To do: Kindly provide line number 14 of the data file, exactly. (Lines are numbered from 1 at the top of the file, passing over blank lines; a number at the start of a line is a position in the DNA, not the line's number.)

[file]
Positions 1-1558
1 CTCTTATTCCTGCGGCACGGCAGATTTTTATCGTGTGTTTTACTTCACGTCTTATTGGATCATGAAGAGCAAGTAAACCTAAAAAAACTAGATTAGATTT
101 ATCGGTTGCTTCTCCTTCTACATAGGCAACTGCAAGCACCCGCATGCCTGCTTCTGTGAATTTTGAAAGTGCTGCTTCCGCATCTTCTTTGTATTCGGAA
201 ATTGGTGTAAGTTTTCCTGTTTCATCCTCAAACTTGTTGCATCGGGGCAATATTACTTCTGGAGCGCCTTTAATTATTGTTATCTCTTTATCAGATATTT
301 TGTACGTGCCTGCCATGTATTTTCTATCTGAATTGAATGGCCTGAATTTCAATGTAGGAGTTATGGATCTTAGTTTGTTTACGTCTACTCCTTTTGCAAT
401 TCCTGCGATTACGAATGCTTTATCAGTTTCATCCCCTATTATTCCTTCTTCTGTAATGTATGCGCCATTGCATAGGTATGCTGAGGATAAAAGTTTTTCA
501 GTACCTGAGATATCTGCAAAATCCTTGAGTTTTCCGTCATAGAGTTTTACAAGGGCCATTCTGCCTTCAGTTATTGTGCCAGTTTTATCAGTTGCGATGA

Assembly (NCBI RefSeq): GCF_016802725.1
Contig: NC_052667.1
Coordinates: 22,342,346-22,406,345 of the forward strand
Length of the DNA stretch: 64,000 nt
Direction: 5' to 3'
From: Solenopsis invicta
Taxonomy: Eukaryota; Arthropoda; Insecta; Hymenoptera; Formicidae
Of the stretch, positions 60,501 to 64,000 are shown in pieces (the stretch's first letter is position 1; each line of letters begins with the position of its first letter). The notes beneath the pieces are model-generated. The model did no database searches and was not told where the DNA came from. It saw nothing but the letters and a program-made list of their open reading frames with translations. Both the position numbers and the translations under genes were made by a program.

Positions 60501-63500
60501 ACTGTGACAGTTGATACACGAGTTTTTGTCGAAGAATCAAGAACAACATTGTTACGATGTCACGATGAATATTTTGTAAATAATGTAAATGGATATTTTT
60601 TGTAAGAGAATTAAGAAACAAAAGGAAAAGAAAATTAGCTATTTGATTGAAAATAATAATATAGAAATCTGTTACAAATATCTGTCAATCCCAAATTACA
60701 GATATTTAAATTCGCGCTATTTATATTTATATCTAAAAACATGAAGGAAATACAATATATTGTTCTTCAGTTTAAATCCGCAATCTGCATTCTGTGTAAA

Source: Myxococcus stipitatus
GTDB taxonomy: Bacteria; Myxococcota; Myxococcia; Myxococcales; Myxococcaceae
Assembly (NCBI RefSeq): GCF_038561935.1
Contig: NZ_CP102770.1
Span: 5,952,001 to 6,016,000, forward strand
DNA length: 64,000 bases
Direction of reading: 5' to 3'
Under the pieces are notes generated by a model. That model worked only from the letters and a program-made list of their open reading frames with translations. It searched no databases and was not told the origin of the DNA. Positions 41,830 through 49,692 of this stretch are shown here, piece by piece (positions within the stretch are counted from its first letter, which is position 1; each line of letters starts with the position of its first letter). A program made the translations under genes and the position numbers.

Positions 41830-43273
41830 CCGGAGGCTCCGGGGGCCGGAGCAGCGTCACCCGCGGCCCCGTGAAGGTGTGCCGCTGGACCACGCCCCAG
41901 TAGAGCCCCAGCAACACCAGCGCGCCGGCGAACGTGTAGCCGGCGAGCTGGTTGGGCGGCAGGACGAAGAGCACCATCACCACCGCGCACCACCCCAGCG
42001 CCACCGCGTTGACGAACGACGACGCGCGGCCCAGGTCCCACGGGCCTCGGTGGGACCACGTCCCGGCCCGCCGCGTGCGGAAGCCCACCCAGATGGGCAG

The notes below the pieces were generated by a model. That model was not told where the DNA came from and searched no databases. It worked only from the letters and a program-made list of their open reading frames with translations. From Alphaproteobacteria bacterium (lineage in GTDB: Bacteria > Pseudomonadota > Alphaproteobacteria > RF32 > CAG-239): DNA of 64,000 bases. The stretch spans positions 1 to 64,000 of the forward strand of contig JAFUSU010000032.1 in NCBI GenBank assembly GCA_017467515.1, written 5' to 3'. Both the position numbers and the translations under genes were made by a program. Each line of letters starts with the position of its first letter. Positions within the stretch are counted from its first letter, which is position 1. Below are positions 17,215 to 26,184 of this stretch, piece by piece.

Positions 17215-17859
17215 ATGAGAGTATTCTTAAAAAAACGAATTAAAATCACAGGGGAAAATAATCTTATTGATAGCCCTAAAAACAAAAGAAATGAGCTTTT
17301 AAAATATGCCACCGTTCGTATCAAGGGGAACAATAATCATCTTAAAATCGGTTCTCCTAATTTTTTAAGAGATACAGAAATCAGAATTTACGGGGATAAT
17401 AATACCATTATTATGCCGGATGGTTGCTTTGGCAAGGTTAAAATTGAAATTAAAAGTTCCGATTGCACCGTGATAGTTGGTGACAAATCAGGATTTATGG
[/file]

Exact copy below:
Taxonomy: Eukaryota; Arthropoda; Insecta; Hymenoptera; Formicidae